Wednesday, February 24, 2016

Voiceover Recording: Screams for "Curse of the Invisible Werewolf"




I've been meaning to share this for a while-- here are some documents of a scream recording session that I engineered for the short film "The Curse of the Invisible Werewolf".

Director Jay Ness was kind enough to perform the many screams, cries and grunts needed for the film. And he decided to film himself performing them too:



Below, hear the resulting scream recordings:



For more info on "Curse of the Invisible Werewolf", check out the film's Facebook page.

More film sound by Mike Hallenbeck

Mike Hallenbeck home page + contact

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Vader's Redemption: The Imperial March in a Major Key




Put some spring into your step with John Williams' Imperial March, transposed into a major key!



Mike Hallenbeck home page + contact

Wednesday, February 17, 2016

Mirrororrim: Sound Design for Animation




Originally presented at Cellular Cinema’s showcase “The Double” in 2015, "Mirrororrim" responded to the thematic brief of the evening: to create work on the themes of ”double exposures, doppelgangers, mirroring and twins."

John Akre presented me with finished animation to score, and I strove to create a soundscape both as rough-hewn and systematically intricate as the visuals. I sought to evoke reflection, symmetry, and palindrome in the sound design of the piece.



Involving even more frame by frame analysis than I’m used to in an animation project, my process punned on the classic "mirroring" technique used in cartoon music by matching imagery and sounds directly. I strove to evoke a world of potential lurking just beyond the boundaries of the frame.



Early in the piece, the majority of visual gestures rely on small, repetitive/ reflective shapes in motion. I often flipped a brief audio sample backwards and butted it up against its forward counterpart to accompany these symmetrical visual gestures with sonic palindrome. Hence, I mirrored visual events with sounds which contained mirrored elements within them. A hall of mirrors, if you will.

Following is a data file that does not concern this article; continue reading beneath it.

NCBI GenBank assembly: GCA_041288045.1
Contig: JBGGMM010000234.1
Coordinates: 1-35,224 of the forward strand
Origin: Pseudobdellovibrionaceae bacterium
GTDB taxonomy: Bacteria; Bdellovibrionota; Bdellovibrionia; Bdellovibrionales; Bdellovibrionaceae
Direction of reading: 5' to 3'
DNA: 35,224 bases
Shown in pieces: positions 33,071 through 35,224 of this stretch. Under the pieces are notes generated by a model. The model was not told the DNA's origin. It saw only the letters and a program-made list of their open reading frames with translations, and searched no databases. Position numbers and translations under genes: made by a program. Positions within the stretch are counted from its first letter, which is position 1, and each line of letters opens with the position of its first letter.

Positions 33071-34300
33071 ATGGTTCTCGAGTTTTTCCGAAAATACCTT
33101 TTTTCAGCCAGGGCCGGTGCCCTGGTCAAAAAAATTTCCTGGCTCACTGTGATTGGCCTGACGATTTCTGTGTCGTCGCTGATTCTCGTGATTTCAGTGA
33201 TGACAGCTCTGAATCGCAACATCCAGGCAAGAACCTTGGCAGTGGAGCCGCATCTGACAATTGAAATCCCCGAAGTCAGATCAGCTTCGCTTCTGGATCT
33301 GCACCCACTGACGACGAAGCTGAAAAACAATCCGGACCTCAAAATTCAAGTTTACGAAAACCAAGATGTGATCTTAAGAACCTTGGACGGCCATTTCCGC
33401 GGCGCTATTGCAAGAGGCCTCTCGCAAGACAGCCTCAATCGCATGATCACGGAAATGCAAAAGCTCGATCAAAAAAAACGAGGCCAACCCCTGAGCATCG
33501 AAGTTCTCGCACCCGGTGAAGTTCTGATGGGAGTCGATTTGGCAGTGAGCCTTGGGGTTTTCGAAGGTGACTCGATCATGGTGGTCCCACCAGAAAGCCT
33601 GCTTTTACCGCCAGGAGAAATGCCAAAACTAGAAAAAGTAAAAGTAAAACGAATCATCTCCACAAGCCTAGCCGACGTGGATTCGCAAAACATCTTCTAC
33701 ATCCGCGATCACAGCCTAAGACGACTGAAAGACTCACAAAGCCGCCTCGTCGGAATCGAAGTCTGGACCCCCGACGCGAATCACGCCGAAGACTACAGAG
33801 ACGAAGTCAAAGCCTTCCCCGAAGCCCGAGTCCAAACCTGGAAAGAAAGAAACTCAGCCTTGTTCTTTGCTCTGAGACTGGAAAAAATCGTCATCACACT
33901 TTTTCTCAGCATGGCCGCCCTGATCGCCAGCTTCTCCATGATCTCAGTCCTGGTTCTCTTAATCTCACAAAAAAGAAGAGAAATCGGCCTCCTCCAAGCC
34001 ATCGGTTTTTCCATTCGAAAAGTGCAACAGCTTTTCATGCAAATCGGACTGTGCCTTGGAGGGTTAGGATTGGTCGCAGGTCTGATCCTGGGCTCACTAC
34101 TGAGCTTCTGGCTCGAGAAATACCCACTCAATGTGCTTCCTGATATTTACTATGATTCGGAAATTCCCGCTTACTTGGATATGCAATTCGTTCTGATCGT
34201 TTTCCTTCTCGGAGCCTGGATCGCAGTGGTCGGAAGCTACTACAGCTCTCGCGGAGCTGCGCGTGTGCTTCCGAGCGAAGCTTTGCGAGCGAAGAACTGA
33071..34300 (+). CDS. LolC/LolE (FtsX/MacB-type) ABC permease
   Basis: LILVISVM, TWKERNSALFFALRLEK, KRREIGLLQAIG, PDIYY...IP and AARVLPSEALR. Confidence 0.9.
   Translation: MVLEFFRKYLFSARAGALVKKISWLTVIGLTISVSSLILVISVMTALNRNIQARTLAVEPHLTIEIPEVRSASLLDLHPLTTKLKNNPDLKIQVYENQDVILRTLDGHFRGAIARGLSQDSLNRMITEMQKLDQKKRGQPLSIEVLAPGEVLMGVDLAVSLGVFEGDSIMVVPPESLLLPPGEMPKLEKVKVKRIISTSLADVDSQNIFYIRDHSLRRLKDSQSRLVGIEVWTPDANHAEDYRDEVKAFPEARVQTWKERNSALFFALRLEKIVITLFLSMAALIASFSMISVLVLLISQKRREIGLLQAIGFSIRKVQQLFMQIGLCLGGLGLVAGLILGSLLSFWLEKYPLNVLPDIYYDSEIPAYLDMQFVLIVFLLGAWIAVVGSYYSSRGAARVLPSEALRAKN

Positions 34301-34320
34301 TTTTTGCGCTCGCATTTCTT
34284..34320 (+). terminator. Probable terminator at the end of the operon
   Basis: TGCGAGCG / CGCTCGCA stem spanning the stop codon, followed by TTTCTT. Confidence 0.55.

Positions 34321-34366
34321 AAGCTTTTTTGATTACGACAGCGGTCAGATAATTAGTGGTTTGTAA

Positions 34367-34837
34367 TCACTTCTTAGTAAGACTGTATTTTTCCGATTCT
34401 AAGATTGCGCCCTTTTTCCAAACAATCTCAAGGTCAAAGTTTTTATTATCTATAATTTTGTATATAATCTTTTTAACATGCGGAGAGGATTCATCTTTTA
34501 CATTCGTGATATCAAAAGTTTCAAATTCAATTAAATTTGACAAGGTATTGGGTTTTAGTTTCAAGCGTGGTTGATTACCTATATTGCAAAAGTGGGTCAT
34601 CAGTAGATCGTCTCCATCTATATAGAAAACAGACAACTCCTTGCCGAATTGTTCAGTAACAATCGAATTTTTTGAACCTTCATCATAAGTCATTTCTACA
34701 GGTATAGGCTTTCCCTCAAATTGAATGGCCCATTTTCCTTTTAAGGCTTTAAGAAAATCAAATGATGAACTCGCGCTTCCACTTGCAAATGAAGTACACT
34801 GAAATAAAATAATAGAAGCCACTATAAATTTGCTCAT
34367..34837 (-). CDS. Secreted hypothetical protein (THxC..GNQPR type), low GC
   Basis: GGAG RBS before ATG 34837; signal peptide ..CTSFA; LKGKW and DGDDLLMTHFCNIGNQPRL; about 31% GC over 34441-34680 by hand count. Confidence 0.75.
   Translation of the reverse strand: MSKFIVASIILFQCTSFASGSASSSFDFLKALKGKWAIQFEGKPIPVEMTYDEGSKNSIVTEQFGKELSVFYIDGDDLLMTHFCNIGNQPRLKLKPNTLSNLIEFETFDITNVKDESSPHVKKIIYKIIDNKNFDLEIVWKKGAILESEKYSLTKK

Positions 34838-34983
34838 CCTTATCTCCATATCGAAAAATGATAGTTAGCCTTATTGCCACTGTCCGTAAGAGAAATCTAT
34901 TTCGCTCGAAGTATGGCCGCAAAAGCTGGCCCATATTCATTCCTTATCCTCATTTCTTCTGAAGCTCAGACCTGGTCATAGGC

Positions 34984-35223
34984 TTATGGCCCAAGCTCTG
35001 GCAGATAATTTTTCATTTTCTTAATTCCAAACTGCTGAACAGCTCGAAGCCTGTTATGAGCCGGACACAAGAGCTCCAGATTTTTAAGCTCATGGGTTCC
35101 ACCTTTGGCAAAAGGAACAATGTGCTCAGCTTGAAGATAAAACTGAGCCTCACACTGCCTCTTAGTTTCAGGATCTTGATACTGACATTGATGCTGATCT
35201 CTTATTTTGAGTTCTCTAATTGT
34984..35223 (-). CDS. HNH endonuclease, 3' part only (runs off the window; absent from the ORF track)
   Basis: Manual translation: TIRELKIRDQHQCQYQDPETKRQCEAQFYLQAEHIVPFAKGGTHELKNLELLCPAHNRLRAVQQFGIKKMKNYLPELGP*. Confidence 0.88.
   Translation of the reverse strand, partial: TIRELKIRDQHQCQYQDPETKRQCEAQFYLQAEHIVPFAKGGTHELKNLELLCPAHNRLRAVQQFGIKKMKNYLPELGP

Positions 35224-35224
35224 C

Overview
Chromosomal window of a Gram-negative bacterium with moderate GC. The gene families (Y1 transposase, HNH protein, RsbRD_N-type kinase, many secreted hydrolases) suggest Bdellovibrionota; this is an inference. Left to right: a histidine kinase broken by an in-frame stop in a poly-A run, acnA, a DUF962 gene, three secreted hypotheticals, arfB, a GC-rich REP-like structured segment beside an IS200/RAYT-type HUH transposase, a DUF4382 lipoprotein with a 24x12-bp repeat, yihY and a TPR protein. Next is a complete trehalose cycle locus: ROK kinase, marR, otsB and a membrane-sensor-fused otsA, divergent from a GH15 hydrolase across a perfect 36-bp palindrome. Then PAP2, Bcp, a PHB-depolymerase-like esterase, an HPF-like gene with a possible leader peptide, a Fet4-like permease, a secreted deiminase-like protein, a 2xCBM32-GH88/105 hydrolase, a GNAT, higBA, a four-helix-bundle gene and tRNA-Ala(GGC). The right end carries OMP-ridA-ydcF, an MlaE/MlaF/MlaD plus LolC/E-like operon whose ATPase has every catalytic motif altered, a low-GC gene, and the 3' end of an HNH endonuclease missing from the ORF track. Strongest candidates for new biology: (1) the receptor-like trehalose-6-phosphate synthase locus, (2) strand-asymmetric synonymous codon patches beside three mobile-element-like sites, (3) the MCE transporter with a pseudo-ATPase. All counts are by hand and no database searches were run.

Later on the visuals become more chaotic, and the sound design comes unglued to match. But I pursued similar palindrome strategies there as well, though it might not be quite as apparent…

And while I was interested in conceptual integrity, I was guided more by the potential for visceral enjoyment. Which is what I hope you have while watching this piece!

More sound + music by Mike Hallenbeck for animation

Mike Hallenbeck home page + contact

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Monday, February 15, 2016

New Study Finds Only 88% Of Guitar Center Customers Become Famous Musicians




From the Onion: This study reveals a shocking truth. 12% of Guitar Center customers, it appears, do not in fact achieve the fame and fortune that seems theirs for the taking.

"Though music executives regularly prowl the store’s aisles, scrutinizing the deafening clamor of 20 guitars being played simultaneously in hopes of finding the next Eric Clapton or Steve Vai, the reality is that an alarming 1 out of 10 patrons of the music equipment superstore nationwide manage to fall through the cracks."

Coming on the heels of this report, the plight of GC customers appears bleak indeed. One can only hope for better days ahead.

Mike Hallenbeck home page + contact

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Wednesday, February 10, 2016

Z-Fest Trailers: 2016


Z-Fest approaches once again... this year I've been tapped to work on two films. Check out the trailers below, and feel free to give a thumbs up to either/ both on youtube if you want to offer support for Best Trailer.

10 THINGS YOU'LL LEARN IN THE FIRST YEAR OF BEING A DAD
Director: Josh Stifter
My Role: Composer/ Sound Designer/ Re-Recording Mixer/ Voice Actor



A short animation by Flush Studios' Josh Stifter, this piece takes a lighthearted look at the early days of fatherhood. I provided an original musical score rooted in music box melodies and pedal steel voicings; the latter undulate to accompany each number as it appears. I also assembled sound design that's heavy on the squishes and squirts appropriate to the subject matter. And I performed the narration voiceover too!